Believe me, no one’s more surprised than I am that I’m saying such things towards a movie that’s about a god damn cleaning service.

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My 100 Favourite Films In Review -Number 56, 50/50

56 – 50/50:
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So confusingly enough, I did not put this movie at the number 50 position – although it would have made for a nice pun. You’ll notice that I opened with a joke, since we’ve got a very serious topic to talk about with regards to this movie. The Big C, the disease that shall not be named, the subject that’s incredibly uncomfortable to talk about. I’m not going to explain what cancer is, because we don’t need to. It’s that convenient of a dramatic device that TV and film have told us everything we need to know about the disease – and we recently got an Emmy winning five season show about a sufferer. It can be seriously overused as a cheap attempt to pull at the audience’s heartstrings – especially using a child with the disease. So to me, the best stories revolving around cancer are the ones that have some grain of truth to them. The Fault In Our Stars was primarily based on a girl that the author knew. So John Green knew what he was talking about. This movie likewise was written by a man who had the disease and lived to tell the tale – so he dramatized parts of his own life to form the screenplay. And since his best friend is Seth Rogen, there was little trouble in bringing it to the silver screen. The result is the fantastic 50/50.

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My 100 Favourite Films In Review – Number 57, Stardust

57 – Stardust:medleyofstardustost_ilaneshkeriJust the other day, I went to myself ‘Matthew Vaughn is awesome, isn’t he?’ – and ain’t that the truth? Mr Vaughn originally started out as a producer – and he’s the man responsible for hits like Snatch, Lock, Stock & Two Smoking Barrels and Mean Machine – before making a big impact with his directorial debut Layer Cake. Matthew Vaughn is one of those directors who isn’t afraid to drift towards films that aren’t ‘Academy friendly’. His filmography includes the brilliant superhero deconstruction Kick Ass and X-Men: First Class, which helped redeem the X-Men on the silver screen. If you’ve got Matthew Vaughn behind the director’s chair, you can count on having a film that’s a lot of fun to watch and also has a lot of depth to it. So when Disney inevitably give Aladdin a live-action remake, we know who they should turn to. One other thing that Matthew Vaughn is known for is his outside-the-box casting choices. I mean, no one would have thought of James McAvoy to play Charles Xavier – and now look at how excellently he played it. Chloe Moretz wasn’t the first child star you’d think of to play Hit-Girl, and it ended up making her a household name. The film here also features a few of those – and they are every bit as awesome as one should come to expect in a Matthew Vaughn film.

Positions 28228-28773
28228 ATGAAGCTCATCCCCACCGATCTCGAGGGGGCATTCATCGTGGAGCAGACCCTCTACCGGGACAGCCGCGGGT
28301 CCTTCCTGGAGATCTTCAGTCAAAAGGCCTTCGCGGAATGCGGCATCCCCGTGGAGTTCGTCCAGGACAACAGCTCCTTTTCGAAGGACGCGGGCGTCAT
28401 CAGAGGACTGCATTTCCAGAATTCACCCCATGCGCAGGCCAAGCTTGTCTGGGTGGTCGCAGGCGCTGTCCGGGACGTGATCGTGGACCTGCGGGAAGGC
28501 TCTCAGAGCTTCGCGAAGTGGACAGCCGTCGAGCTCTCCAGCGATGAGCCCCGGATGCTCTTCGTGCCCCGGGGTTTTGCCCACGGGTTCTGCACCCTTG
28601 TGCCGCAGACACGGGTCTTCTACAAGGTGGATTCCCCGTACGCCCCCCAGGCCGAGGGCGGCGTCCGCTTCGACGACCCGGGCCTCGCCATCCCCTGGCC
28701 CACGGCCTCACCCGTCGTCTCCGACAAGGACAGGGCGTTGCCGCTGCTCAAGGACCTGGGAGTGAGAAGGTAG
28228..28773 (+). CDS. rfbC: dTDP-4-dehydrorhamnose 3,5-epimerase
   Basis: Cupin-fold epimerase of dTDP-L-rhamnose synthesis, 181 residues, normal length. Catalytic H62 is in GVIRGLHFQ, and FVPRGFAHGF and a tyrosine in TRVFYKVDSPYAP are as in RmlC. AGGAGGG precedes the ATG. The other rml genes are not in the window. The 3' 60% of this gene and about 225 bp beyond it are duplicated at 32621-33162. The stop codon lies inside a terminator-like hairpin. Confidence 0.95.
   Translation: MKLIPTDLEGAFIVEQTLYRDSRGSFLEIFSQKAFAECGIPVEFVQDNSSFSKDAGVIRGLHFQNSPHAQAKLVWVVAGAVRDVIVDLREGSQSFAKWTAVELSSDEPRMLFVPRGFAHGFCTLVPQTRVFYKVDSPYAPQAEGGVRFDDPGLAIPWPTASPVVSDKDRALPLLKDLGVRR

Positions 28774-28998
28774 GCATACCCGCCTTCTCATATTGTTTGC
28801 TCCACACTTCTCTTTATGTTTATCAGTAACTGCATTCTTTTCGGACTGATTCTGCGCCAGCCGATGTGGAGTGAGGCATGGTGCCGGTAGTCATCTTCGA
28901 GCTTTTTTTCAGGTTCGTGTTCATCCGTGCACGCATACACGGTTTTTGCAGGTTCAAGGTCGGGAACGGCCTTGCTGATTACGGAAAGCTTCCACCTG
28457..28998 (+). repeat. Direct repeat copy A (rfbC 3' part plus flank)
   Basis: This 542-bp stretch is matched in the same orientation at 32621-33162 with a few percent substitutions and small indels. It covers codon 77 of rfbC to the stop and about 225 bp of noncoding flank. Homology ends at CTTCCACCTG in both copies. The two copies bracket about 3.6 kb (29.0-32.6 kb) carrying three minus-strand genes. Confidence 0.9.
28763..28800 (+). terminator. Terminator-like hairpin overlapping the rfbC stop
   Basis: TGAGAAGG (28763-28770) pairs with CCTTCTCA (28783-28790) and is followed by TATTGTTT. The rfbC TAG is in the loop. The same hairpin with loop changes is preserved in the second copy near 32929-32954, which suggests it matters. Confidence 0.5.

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My 100 Favourite Films In Review – Number 58, The Spectacular Now

58 – The Spectacular Now:spectacular-now-final-poster

Ah, the good old coming-of-age story. Who doesn’t love one of those? Every generation seems to have one. 80s kids had Stand By Me, 90s had The Sandlot and for 2000s kids it was possibly Bridge To Terabithia. It might be just me, but I find that a coming-of-age movie is a good way to find the potential stars of tomorrow. After all, the protagonist is usually a child or teenager – and often played by an unknown. In the case of this movie, that was exactly the case. Both Miles Teller and Shailene Woodley rocketed to mainstream success shortly after this was released, due to both of them starring in the Divergent adaptations. A good coming-of-age story knows how to make an audience empathise with a teenager. The teen years are a dark part of all our lives – and once they’re over, we try our very best to forget them. But a story that can remind us of how hard it was to be a teenager is always a winner in my book.